Does Paul (in Romans 11:25-26) Teach That ALL Will Ultimately be Saved?

(Below are notes referenced in the above video)

I believe that Historic Christian Universalism is True – because I believe it is plainly taught in the Bible.

Definition: “Historic Christian Universalism is the belief, held by many Christians since the early history of the Church, that the Spirit of God through Holy Scripture teaches us that ALL of humanity will ultimately be saved through Christ.

Taught in the Bible? For example:
“God is not willing that any should perish” – 2Pet.3:9
“[God] doth will all men to be saved, and to come to the full knowledge of the truth… we have put our hope in the living God, who is the Savior of everyone, especially of those who believe.
Command and teach these things.”
1 Timothy 2:4 , 4:9-11
[NOTE: for the “especially” (Greek: malista) above – compare 2 Timothy 4:13 “When you come, bring the cloak that I left with Carpus at Troas, and my scrolls, especially [malista] the parchments.”]

The questions I seek to answer about Romans 11:25-26 are:
Is a “universalist” reading/interpretation plausible – and, is it the most “plain” meaning of this text?

“25 For I would not, brethren, have you ignorant of this mystery, lest ye be wise in your own conceits, that a hardening in part hath befallen Israel, until the fullness of the Gentiles be come in;
26 and so all Israel shall be saved…”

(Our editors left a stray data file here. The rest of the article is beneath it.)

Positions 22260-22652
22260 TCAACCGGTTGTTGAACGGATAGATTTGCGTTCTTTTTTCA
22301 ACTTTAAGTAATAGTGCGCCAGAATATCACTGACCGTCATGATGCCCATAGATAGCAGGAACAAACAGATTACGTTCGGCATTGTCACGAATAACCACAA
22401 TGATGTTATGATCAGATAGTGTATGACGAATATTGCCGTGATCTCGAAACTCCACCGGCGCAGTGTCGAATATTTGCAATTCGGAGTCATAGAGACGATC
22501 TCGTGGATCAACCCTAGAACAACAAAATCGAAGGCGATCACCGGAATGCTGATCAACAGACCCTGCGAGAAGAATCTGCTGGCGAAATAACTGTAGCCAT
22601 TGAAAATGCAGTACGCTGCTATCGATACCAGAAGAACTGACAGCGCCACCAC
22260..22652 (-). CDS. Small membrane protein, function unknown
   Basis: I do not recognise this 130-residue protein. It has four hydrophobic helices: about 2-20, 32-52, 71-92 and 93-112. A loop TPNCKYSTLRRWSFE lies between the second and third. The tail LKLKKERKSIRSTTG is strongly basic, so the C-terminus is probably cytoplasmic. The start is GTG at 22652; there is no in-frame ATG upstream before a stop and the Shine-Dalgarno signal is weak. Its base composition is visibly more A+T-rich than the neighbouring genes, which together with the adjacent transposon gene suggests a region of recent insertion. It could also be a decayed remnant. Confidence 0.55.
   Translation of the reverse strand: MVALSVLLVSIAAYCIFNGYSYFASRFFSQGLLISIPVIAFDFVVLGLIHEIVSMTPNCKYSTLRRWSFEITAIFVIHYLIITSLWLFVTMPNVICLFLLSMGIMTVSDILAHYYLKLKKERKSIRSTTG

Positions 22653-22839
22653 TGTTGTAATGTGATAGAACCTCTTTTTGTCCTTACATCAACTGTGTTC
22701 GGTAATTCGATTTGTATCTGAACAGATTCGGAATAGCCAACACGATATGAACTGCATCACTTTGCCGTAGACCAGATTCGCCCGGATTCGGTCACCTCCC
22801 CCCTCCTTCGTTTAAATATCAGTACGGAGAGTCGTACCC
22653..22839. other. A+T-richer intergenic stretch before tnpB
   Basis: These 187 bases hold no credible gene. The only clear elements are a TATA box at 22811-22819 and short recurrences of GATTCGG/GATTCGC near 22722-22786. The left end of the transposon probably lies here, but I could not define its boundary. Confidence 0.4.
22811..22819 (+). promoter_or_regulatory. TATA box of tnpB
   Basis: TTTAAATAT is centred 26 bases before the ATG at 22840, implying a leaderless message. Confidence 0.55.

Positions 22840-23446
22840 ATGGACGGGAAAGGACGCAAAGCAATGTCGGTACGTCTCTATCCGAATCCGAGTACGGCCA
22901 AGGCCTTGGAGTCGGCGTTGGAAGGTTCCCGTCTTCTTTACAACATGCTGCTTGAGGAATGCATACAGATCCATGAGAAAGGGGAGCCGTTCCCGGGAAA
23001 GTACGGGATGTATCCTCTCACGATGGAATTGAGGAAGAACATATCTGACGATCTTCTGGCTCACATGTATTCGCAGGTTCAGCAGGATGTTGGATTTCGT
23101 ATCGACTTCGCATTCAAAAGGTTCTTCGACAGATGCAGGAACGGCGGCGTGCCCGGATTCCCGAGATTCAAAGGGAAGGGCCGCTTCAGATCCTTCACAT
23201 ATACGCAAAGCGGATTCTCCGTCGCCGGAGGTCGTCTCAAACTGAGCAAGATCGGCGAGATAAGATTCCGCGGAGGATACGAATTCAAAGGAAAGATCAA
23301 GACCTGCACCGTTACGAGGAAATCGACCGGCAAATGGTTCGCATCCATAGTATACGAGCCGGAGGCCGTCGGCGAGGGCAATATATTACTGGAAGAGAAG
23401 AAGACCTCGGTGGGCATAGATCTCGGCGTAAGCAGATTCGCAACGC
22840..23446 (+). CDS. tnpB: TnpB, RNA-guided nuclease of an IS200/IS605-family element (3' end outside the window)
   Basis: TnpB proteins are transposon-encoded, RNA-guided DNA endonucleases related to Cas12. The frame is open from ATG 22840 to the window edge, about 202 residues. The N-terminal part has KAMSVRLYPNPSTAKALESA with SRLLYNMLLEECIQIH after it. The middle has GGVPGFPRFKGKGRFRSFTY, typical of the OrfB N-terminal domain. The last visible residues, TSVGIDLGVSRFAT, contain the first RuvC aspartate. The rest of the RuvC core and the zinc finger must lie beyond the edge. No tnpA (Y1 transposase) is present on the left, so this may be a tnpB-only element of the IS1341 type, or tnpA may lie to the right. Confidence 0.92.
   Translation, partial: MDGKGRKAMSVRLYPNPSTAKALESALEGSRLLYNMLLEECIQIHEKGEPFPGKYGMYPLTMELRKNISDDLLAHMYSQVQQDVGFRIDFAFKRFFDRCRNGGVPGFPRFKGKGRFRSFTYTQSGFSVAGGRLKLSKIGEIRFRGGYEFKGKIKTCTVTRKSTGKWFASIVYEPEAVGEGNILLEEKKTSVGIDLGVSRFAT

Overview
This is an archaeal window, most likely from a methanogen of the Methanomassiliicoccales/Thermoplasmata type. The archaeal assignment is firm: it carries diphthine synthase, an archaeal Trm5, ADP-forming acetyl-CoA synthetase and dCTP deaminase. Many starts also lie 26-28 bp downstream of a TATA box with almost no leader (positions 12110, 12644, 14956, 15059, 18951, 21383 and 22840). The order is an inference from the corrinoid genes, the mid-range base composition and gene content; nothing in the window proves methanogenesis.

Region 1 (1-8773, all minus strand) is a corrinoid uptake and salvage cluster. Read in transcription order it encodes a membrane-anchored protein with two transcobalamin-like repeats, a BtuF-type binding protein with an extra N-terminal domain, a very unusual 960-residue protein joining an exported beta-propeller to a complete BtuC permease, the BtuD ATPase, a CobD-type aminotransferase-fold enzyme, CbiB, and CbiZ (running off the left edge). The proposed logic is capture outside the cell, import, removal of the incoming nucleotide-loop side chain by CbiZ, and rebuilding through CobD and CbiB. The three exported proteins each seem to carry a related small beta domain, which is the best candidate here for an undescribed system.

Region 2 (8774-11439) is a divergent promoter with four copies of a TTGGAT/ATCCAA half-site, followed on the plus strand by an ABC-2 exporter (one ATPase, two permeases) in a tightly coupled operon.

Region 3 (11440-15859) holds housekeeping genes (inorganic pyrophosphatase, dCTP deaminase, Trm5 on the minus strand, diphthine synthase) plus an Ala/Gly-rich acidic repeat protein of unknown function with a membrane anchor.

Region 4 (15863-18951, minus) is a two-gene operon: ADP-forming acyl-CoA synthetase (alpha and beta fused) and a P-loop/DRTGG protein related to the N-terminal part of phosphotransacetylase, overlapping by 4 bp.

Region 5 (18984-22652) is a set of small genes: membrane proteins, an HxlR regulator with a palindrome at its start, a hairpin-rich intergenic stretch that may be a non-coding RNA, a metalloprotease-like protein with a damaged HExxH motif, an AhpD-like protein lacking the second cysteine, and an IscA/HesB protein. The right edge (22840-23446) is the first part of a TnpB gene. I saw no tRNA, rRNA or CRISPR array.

How do we arrive at a faithful reading (the meaning intended by the author) of the text?
Rule #1: “Context is king!”


The importance of Romans 9-11: It is indisputably the apex and culmination of Paul’s theological discourse beginning in chapter 1. (Some scholars consider it to be, essentially, the “Mt. Everest” of ALL of Paul’s writings).
There is an obvious crescendo in the final paean of praise of the last verses of Romans 11 – then a pastoral redirection – i.e. in view of the truth and revealed theology of Romans 1 through 11, how should we live?
Therefore, I urge you, brothers and sisters, in view of God’s mercy, to offer your bodies as a living sacrifice, holy and pleasing to God—this is your true and proper worship.” 12:1

What is THE most important premise of Pauline Theology in which to frame all of Paul’s writings?

God’s supreme will, plan and purpose is to bring Divine Reconciliation and unity to “all things” in the World/Cosmos/Creation